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'Mulan' has already received positive reviews from critics. Here's what we know about the release and why Liu Yifei was the best fit.

Here’s why Liu Yifei is the perfect person to bring Mulan to life

In Disney’s Mulan, which was released back in 1998, Hua Mulan impersonates a man to join the army and fight in her elderly father’s place. This time around, though, the story is getting a live-action upgrade and way more Kung Fu. The movie – set to be released on Sept. 4, 2020, via Disney+ and starring Liu Yifei – has already received positive reviews from critics.

The movie was originally scheduled to hit theaters in March 2020, but due to the coronavirus pandemic, it was delayed until July 2020. The Disney remake was then pushed to August 2020, before ultimately receiving a September 2020 debut. At $200 million, it’s Disney’s priciest remake so far.

Superb standout 

Niki Caro’s (Zoo) superb direction has been applauded, but it’s her leading lady, Liu Yifei, who has seemingly been getting the most attention. Though Mulan might be considered her breakout role, she’s been on the scene for years, acting alongside Nicolas Cage in the Outcast, and Jackie Chan in The Forbidden Kingdom

Master prep

Many actors spend months — sometimes even years — preparing for a role, and Liu Yifei is no different. Liu’s nickname is “Fairy Sister” thanks to her stunning good looks and seemingly effortless talent. However, don’t let the name fool you. Liu isn’t afraid to get down and dirty when getting into character.

Disney’s fictional character based on legendary Chinese warrior Hua Mulan takes serious kung fu fighting skills. Liu does almost all of her own stunts in Mulan, which is no small accomplishment considering the action-packed nature of the film. Page Six reported that Liu had to train for “three months, seven hours a day,” in order to nail the physically demanding role.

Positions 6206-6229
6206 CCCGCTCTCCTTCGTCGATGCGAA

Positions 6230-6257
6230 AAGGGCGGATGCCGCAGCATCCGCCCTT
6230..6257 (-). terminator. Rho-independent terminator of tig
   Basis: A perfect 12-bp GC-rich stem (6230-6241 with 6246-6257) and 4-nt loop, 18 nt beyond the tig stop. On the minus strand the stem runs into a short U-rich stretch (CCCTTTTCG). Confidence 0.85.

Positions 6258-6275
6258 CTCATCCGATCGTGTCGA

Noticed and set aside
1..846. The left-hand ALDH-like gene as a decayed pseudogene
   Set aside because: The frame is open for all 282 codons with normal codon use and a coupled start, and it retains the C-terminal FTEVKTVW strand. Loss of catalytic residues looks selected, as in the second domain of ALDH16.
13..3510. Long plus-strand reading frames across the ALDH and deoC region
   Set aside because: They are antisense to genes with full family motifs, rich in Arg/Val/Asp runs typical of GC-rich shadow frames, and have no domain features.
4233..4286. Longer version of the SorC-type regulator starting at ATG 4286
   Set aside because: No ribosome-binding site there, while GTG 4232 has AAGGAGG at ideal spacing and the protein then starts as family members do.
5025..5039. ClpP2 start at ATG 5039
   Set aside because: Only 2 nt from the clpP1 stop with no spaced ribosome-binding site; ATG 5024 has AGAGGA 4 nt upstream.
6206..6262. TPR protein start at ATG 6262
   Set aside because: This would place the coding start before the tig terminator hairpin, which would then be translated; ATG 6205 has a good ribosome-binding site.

Effortless execution

The film’s cinematographer, Mandy Walker, described her this way, “Liu Yifei is incredible. She did pretty much most of the stunt work herself — the horse riding, the sword fighting, the martial arts, the battle sequences, the stunts.”

“Yifei’s action is explosive,” said Director Niki Caro about Liu. “Our jaws dropped at her skill. An accomplished martial artist, she wields a sword, rides a horse, and sings. She’s the complete package. The only one who could play Mulan.”  

Passionate pursuit

“It took great fortitude. I built up strength to play the character,” Liu said about preparing to play the role. “How fast can I move? Have I energy for those action sequences? We shot on location with a cast of thousands. With the passion to learn more and more, I’m thankful for my trainers.”

Liu’s talent was seemingly evident from day one. According to The Hollywood Reporter, she outshone 1,000 other hopefuls to land the highly coveted role of Hua Mulan in the big-budget film.

Lifelong preparation

Liu Yifei was born in Wuhan, (yes, that Wuhan) Hubei province of China in August 1987. She began modeling at the age of eight and was trained in singing, dancing, and the piano. Moving to the United States at ten–years–old with her mother, Liu lived there for four years. She returned to China in June 2002 to pursue a modeling and acting career.

In September 2002, Liu was accepted into the Performance Institute of Beijing Film Academy at the tender age of fifteen. Her first television role was in The Story of a Noble Family. Shortly after, Liu was chosen to portray the role of Wang Yuyan in Demi-Gods and Semi-Devils, a drama based on the novel by acclaimed martial arts writer, Jinyong.

October 2003, marked Liu’s first appearance in the big screen collaboration with the Taiwanese rock band May Day, in the movie Love Of May. Her starring role in the 2004 drama series adaptation of the video game, The Legend of Sword and Fairy, sent Liu’s fame and popularity up another notch. 

Musical maven

Liu made her first foray into her music career in August 2005 when she secured a recording contract with Sony Music Entertainment Japan. After taking up singing and dancing lessons for a year, her album “Liu Yifei” was released regionally in mainland China, Taiwan, Hong Kong, and throughout South–East Asia in August 2006. 

The album featured a diverse music repertoire including rap and soft rock. In the same year, Liu also released her Japanese album in which the single, “The Gate of Late Night”, was chosen to be the theme for an animation series by Tokyo TV. With all this talent in one package, Liu is most assuredly a star on the rise.

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